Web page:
University of Oulu

Peña-Aguilera, P., Schmidt, N.M., Stewart, L., Parisy, B., van der Wal, R., Lindman, L. et al. (2023) Consistent imprints of elevation, soil temperature and moisture on plant and arthropod communities across two subarctic landscapes. Insect Conservation and Diversity, 16(5), 684–700. Available from:

Consistent imprints of elevation, soil temperature and moisture on plant and arthropod communities across two subarctic landscapes

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Author: Peña-Aguilera, Pablo1; Schmidt, Niels M.2; Stewart, Lærke3;
Organizations: 1Department of Ecology, Swedish University of Agricultural Sciences, Uppsala, Sweden
2Department of Ecoscience and Arctic Research Centre, Aarhus University, Roskilde, Denmark
3Department of Natural Sciences and Environmental Health, University of South-Eastern Norway, Campus Bø, Norway
4Spatial Foodweb Ecology Group, Department of Agricultural Sciences, University of Helsinki, Helsinki, Finland
5Department of Biology, University of Turku, Turku, Finland
6Environment and Sustainability Institute, University of Exeter Penryn Campus, Penryn, UK
7Ecology and Genetics Research Unit, University of Oulu, Oulu, Finland
Format: article
Version: published version
Access: open
Online Access: PDF Full Text (PDF, 2.2 MB)
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Language: English
Published: John Wiley & Sons, 2023
Publish Date: 2023-10-18


1. Factors shaping arthropod and plant community structure at fine spatial scales arepoorly understood. This includes microclimate, which likely plays a large role inshaping local community patterns, especially in heterogeneous landscapes charac-terised by high microclimatic variability in space and in time.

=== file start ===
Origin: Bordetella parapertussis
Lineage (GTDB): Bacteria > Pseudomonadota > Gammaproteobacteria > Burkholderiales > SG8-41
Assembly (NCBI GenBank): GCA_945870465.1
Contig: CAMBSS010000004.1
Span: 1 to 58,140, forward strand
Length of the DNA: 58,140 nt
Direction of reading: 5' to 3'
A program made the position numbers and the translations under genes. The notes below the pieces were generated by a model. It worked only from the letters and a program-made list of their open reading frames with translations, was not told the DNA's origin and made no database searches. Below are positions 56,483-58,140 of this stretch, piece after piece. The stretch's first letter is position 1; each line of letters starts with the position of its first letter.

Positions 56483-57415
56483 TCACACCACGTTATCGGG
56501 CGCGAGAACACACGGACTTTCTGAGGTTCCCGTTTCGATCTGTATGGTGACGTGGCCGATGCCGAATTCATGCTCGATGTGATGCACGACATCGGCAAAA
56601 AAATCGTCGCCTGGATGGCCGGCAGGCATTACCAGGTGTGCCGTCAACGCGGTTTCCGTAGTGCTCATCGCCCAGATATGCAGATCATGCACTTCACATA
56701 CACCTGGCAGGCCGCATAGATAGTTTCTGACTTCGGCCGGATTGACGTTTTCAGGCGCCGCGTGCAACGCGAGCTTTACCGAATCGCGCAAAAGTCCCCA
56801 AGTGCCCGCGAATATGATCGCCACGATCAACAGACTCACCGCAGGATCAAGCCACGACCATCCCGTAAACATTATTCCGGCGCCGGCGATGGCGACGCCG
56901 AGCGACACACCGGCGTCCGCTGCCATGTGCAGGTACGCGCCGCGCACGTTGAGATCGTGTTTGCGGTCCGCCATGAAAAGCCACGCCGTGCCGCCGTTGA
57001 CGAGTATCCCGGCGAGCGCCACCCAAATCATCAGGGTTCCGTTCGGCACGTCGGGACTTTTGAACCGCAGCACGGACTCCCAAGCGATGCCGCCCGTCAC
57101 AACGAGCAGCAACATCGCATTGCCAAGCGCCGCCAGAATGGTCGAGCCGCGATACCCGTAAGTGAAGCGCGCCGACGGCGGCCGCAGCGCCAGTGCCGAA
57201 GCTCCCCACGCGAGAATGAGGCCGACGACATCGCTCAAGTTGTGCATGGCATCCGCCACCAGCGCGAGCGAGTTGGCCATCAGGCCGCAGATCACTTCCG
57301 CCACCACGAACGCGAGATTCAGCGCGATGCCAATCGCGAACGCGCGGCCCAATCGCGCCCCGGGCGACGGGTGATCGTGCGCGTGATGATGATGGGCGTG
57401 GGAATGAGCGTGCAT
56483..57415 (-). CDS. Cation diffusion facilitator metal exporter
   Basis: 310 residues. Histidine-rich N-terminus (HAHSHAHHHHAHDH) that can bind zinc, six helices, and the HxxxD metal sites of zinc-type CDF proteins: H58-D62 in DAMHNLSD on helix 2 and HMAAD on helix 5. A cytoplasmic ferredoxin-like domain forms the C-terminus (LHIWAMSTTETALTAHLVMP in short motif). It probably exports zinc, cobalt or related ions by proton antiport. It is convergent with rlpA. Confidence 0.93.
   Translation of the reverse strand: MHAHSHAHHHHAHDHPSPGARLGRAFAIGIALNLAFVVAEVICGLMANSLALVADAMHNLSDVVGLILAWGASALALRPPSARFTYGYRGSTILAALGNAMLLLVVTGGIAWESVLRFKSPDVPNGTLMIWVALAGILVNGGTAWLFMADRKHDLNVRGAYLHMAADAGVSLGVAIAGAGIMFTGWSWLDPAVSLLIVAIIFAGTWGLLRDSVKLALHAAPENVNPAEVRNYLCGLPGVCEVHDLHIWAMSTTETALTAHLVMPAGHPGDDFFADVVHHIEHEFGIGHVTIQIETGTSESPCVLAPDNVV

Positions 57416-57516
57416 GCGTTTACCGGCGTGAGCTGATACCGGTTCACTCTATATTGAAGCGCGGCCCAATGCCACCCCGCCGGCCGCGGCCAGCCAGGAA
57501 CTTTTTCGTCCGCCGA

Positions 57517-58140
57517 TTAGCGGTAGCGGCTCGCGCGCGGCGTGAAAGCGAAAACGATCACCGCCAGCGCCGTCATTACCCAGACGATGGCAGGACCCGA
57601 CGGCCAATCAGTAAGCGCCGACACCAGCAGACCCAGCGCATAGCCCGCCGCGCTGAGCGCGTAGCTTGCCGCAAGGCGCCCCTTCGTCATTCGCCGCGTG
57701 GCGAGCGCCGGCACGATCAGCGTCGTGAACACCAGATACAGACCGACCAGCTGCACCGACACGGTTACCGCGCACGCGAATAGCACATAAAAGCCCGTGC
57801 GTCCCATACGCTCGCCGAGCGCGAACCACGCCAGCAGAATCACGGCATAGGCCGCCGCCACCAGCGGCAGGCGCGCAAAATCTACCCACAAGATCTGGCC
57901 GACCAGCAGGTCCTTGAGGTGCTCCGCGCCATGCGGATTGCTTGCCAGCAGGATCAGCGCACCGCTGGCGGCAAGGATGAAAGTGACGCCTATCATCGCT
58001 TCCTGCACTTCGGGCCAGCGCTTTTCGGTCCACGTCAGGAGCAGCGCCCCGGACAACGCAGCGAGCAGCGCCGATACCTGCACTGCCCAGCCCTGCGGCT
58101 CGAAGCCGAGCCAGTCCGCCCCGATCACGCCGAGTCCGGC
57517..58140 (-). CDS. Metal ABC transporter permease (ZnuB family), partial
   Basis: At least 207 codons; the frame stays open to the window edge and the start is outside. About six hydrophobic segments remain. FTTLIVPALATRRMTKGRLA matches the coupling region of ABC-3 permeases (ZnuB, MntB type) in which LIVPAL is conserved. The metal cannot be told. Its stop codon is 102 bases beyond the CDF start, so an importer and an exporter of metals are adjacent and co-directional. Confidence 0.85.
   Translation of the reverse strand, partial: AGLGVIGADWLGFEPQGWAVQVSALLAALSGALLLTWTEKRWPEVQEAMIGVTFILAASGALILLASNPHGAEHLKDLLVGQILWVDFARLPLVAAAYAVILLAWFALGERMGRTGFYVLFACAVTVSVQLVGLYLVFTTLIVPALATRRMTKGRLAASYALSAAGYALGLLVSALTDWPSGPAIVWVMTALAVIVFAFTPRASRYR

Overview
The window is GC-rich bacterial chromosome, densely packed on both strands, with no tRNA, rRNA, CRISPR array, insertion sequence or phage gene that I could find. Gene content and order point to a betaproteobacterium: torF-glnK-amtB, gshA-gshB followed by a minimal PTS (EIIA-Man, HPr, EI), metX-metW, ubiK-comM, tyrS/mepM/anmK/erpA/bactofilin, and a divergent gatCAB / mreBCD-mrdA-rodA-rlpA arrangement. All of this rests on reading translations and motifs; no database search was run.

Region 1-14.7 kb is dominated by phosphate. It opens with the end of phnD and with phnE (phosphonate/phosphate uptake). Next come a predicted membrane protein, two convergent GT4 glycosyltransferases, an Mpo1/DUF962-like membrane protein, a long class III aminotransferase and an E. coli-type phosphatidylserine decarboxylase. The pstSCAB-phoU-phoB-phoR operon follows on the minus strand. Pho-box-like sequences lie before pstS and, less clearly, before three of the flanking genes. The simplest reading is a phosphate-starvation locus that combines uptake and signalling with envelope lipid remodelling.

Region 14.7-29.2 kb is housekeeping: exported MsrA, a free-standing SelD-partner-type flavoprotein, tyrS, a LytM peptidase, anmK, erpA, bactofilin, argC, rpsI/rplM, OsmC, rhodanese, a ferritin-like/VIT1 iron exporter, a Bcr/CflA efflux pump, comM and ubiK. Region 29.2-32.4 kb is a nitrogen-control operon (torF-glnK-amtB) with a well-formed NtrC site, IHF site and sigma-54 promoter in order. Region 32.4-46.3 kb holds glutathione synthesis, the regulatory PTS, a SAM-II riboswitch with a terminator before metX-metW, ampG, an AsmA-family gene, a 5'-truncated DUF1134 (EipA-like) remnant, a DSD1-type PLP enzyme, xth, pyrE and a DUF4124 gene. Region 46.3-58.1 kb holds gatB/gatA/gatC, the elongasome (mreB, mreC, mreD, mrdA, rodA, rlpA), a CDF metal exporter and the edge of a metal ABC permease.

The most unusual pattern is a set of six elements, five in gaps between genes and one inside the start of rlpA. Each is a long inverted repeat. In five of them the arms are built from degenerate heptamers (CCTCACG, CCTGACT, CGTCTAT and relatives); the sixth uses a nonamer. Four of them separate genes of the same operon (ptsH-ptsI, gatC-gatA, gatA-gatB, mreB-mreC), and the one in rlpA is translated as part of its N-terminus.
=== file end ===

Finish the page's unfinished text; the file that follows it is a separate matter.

2. We explored differences in local microclimatic conditions and regional species poolsin two subarctic regions: Kilpisjärvi in north-west Finland and Varanger in north-eastNorway. We then investigated the relationship between fine-scale climatic variationand local community characteristics (species richness and abundance) among plantsand arthropods, differentiating the latter into two groups: flying andground-dwelling arthropods collected by Malaise and pitfall traps, respectively. Arthropod taxa were identified through DNA metabarcoding. Finally, we examined ifplant richness can be used to predict patterns in arthropod communities.

3. Variation in soil temperature, moisture and snow depth proved similar betweenregions, despite differences in absolute elevation. For each group of organisms, wefound that about half of the species were shared between Kilpisjärvi and Varanger,with a quarter unique to each region.

4. Plants and arthropods responded largely to the same drivers. The richness and abun-dance of both groups decreased as elevation increased and were positively correlatedwith higher soil moisture and temperature values. Plant species richness was a poorpredictor of local arthropod richness, in particular for ground-dwelling arthropods.

5. Our results reveal how microclimatic variation within each region carves pro-nounced, yet consistent patterns in local community richness and abundance out ofa joint species pool.

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Series: Insect conservation and diversity
ISSN: 1752-458X
ISSN-E: 1752-4598
ISSN-L: 1752-458X
Volume: 16
Issue: 5
Pages: 684 - 700
DOI: 10.1111/icad.12667
Type of Publication: A1 Journal article – refereed
Field of Science: 1181 Ecology, evolutionary biology
Funding: TR was funded by the European Research Council (ERC) under the European Union's Horizon 2020 research and innovation programme (ERC-synergy grant 856506—LIFEPLAN). TR and PDLPA were further supported by a career support grant (to TR) from the Vice Chancellor of SLU, by a grant from the research council FORMAS (grant FR-2019/0007, to TR and RVDW) and by a grant from the Academy of Finland (grant 322266, to TR). We thank the Finnish Functional Genomics Centre supported by the University of Turku, Åbo Akademi University and Biocenter Finland.
Dataset Reference: The data that support the findings of this study are openly available in European Nucleotide Archive at, reference number PRJEB63601.
Copyright information: © 2023 The Authors.Insect Conservation and Diversitypublished by John Wiley & Sons Ltd on behalf of Royal Entomological Society. This is an open access article under the terms of theCreative Commons Attribution-NonCommercialLicense, which permits use, distribution and reproduction in anymedium, provided the original work is properly cited and is not used for commercial purposes.